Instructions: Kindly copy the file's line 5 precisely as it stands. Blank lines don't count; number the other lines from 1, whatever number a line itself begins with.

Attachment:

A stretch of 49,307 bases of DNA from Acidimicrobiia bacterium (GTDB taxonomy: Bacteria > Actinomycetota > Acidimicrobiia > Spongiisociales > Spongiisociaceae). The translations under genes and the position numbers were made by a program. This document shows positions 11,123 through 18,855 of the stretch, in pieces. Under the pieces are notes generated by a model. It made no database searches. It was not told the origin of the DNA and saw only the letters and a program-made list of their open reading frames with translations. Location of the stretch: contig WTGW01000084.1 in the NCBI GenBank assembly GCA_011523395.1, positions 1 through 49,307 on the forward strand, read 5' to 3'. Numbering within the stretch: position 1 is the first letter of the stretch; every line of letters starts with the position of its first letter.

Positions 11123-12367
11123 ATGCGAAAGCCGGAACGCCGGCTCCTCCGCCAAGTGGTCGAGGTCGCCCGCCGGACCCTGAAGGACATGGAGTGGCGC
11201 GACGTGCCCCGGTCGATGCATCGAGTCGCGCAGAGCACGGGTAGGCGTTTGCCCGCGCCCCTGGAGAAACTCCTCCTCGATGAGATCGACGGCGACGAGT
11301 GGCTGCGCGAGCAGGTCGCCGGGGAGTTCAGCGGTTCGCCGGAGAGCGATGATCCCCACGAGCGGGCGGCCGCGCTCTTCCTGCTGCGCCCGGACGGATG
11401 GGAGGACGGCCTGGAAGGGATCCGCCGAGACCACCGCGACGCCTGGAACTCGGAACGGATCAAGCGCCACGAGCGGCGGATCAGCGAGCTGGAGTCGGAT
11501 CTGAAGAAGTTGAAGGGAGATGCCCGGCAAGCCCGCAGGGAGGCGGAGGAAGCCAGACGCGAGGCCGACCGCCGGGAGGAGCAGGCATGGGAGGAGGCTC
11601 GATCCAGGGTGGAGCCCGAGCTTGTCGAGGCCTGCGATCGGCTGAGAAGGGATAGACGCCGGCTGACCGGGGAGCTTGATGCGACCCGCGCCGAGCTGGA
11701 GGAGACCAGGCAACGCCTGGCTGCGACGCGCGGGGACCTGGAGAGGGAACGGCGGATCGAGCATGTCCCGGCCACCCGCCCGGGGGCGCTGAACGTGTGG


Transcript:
11301 GGCTGCGCGAGCAGGTCGCCGGGGAGTTCAGCGGTTCGCCGGAGAGCGATGATCCCCACGAGCGGGCGGCCGCGCTCTTCCTGCTGCGCCCGGACGGATG